New Origin Energy and Buru Energy plans to bulldoze roughly 1,100km of seismic testing lines across the Kimberley’s iconic landscape must be transparently assessed under the Environmental Protection Act, according to Broome based conservation group, Environs Kimberley.
It was recently revealed Buru, which has formed a joint partnership with notorious fracking company Origin Energy, had bulldozed about 14,000km of vegetation for seismic testing in the Kimberley since 2009. Seismic testing is being used by the companies to determine the presence of gas and/or oil deep beneath the Kimberley.
Because the seismic clearing projects are usually approved internally by the Department of Mines and Petroleum (DMIRS) there has been very little public or independent scientific input and no consideration of cumulative impacts.
EK director Martin Pritchard said this needed to change, and the group had referred Buru Energy and Origin’s latest seismic clearing plans, one of which is proposed to start this month, to the Environmental Protection Authority in the hope it would be assessed transparently under section 38 of the Environmental Protection Act.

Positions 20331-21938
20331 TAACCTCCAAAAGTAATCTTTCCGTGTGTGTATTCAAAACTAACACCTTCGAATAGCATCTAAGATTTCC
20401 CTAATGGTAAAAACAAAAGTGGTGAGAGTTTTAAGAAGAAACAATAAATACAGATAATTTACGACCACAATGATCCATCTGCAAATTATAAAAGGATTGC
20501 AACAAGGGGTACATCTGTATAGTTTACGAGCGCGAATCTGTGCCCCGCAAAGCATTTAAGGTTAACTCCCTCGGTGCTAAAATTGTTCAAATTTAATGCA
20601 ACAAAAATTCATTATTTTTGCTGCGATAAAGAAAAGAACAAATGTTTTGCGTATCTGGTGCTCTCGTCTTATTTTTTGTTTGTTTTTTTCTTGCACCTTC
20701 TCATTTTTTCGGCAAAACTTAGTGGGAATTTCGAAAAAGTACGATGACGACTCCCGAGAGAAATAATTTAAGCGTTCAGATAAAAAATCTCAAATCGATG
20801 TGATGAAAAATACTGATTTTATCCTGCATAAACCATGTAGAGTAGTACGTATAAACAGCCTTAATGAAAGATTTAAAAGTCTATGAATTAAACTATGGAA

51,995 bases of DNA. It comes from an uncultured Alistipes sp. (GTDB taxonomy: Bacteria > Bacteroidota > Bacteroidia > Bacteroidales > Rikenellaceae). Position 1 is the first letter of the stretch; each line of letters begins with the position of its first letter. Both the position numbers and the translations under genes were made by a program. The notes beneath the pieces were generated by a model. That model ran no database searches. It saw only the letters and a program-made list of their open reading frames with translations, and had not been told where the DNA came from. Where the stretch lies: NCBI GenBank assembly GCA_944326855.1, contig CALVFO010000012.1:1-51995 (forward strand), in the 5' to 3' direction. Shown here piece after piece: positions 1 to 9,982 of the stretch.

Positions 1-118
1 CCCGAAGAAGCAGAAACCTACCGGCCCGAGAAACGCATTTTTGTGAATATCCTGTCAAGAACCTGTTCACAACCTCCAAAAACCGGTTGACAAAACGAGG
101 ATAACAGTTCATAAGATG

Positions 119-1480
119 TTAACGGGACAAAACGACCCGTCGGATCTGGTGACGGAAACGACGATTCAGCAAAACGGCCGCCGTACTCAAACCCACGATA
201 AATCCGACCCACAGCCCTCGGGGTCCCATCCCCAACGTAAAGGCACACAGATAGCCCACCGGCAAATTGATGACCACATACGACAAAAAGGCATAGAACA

“The clearing, to test for oil and gas reserves, would involve a bulldozer destroying all above ground vegetation to create four vast grids including one just 25km east of Broome,” he said.
“We are increasingly concerned by the scale and cumulative impacts of these seismic clearing projects and do not believe internal approval processes are adequate to address such impacts.
“Before any more large scale clearing is done we need to see a thorough, independent examination of the impacts of such extensive clearing, including in relation to threatened species that occur in the area like the Bilby; loss of large old trees with hollows; erosion and weed spread and creating pathways for foxes and cats.
“The EPA has previously highlighted its concerns over clearing regulation in WA, pointing to the lack of transparency arising from the complex system of delegations and exemptions allowed for various types of clearing, including petroleum exploration.
“This is an opportunity to publicly scrutinise one form of large scale clearing occurring in WA and to shine a much needed light on what is happening under the radar across the West Kimberley and Canning basin.”